CSS Pixel Art Explained

Pixelated eyeball drawn in pure CSS

There are endless ways to create pixel art including the use of image editors like Photoshop, and it’s also possible in CSS! In this post, I will show you how to create CSS pixel art. Some notable examples include these Super Mario Bros. sprites by Una Kravets and this animated bat by Tim Guo.

We’ll use a grid to assist in locating spaces for pixels and placing them. Then, we’ll draw something as easy as a short line just to understand how it works. Then as a more complete yet simple example for this post, I’ll break down some code for a small eyeball I created above.

Setting up the Sprite Grid

For the HTML, let’s set up a grid div with a sprite div inside it. This is where the line will be rendered.

<div class="grid">
  <div class="sprite"></div>
</div>

For the CSS, we’ll use Sass (SCSS) for making changes to the grid and sprite easy, and you will see why this will save time. If you aren’t already familiar with Sass, you can check out an introduction on the language’s own site.

We’ll use the variables for controlling the size of one sprite pixel using CSS pixels, the color of the grid lines, a color array (for now, only one color), and for the actual sprite code, which is going to be composed of a chain of box shadows, but we’ll cover that later on.

$pixel: 10px;
$gridColor: #888;
$color: #000;
$sprite: 0; // to be defined later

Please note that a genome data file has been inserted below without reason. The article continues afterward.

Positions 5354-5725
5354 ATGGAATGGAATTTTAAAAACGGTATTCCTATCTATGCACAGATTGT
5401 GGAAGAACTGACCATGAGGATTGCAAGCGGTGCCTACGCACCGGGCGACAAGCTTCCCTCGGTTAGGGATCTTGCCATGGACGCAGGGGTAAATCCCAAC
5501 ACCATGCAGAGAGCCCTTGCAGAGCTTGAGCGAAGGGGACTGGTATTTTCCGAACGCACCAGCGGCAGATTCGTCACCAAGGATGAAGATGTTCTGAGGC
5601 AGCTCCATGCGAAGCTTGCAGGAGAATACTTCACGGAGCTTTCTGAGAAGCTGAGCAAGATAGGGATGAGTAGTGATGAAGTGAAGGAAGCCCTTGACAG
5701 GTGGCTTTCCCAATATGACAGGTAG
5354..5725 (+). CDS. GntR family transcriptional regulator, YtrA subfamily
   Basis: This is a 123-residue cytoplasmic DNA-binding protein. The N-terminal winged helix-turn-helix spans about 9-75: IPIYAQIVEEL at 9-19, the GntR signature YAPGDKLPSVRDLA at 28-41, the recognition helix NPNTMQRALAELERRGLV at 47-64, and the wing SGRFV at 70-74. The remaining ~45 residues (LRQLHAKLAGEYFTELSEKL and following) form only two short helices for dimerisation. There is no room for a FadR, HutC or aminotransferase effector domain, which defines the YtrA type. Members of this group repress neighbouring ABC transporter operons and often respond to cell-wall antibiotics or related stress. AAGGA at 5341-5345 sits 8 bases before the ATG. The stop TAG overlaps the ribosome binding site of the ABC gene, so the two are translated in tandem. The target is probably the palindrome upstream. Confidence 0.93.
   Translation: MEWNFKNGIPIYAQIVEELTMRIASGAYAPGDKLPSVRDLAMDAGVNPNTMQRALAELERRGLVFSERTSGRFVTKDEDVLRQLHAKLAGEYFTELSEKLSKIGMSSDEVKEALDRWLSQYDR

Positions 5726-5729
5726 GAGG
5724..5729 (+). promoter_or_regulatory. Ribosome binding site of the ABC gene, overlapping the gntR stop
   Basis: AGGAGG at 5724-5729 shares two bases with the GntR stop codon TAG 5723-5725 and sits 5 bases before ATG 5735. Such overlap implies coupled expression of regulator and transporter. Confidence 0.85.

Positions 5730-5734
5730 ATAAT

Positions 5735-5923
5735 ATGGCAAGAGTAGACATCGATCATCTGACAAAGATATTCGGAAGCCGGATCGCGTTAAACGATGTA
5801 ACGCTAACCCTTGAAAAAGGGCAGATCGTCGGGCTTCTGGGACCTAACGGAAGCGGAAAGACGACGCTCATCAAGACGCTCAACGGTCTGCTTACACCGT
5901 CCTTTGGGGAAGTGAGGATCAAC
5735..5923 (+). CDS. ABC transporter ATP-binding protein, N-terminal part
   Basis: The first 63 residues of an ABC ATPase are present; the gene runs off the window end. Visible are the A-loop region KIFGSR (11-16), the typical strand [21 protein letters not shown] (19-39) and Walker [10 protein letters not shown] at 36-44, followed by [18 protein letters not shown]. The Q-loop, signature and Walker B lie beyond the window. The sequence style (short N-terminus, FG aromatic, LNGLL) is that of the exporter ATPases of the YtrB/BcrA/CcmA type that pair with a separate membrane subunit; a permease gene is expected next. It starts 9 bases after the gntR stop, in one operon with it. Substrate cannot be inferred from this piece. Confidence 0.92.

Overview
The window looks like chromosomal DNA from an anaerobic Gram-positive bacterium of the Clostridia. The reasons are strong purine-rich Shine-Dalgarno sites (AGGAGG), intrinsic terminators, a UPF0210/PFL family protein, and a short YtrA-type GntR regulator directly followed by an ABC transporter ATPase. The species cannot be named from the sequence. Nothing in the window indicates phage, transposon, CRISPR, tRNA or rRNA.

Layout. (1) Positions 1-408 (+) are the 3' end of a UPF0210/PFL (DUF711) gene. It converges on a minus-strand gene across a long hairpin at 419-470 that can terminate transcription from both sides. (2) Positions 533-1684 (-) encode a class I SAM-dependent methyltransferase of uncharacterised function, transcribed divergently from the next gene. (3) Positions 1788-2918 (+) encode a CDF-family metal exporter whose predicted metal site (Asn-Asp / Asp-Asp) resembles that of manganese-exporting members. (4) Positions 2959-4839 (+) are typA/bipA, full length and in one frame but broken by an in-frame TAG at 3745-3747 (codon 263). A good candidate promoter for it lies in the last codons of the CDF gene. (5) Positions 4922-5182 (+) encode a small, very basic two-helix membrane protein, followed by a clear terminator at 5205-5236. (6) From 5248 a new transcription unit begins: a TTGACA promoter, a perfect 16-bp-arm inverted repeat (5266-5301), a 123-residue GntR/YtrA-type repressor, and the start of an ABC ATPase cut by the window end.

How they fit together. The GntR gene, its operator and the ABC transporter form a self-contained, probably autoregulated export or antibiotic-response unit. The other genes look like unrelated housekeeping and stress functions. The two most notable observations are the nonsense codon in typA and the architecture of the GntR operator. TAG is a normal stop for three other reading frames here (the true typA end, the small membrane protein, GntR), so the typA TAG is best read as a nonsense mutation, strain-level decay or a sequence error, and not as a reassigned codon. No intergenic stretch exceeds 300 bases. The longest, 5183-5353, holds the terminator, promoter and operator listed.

To draw the grid, we’ll use two linear gradients for the horizontal and vertical lines. To make them repeat, we use a background size with the dimensions of one sprite pixel. The width and height of the grid will be determined by multiplying $pixel by the number of spaces we want both horizontally and vertically (16 × 16 spaces in this example).

.grid {
  background-image:
    linear-gradient(transparent $pixel - 1, $gridColor $pixel, $gridColor),
    linear-gradient(90deg, transparent $pixel - 1, $gridColor $pixel, $gridColor);
  background-size: $pixel $pixel;
  border: 1px solid $gridColor;
  overflow: hidden;
  width: $pixel * 16;
  height: $pixel * 16;
}

And this is how the grid should appear as a result:

Empty sprite grid

Then, we give .sprite both the width and height the value of $pixel. $sprite may not be defined yet, but we’ll do so in the next section.

.sprite {
  width: $pixel;
  height: $pixel;
  box-shadow: $sprite;
}

Drawing a Short Line on the Grid

To draw a simple 1×2 line, we’ll start at the top left corner of the grid and then see the output. Then, we go back to the $sprite variable and add the following code:

$sprite:
  $pixel $pixel nth($color, 1),
  ($pixel*2) $pixel nth($color, 1);

Here, the box shadow parameters we just used for each pixel are the X position, Y position, and color of the sprite pixel (#000 for nth($color, 1)). The blur and spread values that would go before the color are not needed, as they are 0 by default. Since the value of $pixel is 10 CSS pixels, we placed the first sprite pixel one increment of 10 CSS pixels to the right and one increment of 10 CSS pixels downward. We placed the second pixel after the first by shifting it two squares horizontally by multiplying the X position $pixel by 2.

Now notice the issue with the compiled CSS result. The top left corner of the line we just drew is not quite positioned at the top left corner of the grid.

Pixel placement on grid
Note: Figure enlarged and cropped for focus

To fix that, we use the transform property to translate the sprite upwards and to the left by the value of $pixel. The overflow: hidden; in the grid will hide the contained sprite div so that only the box shadows are visible.

.sprite {
  width: $pixel;
  height: $pixel;
  transform: translate(-$pixel, -$pixel);
  box-shadow: $sprite;
}

Corrected sprite placement
Note: Figure enlarged and cropped for focus

Scaling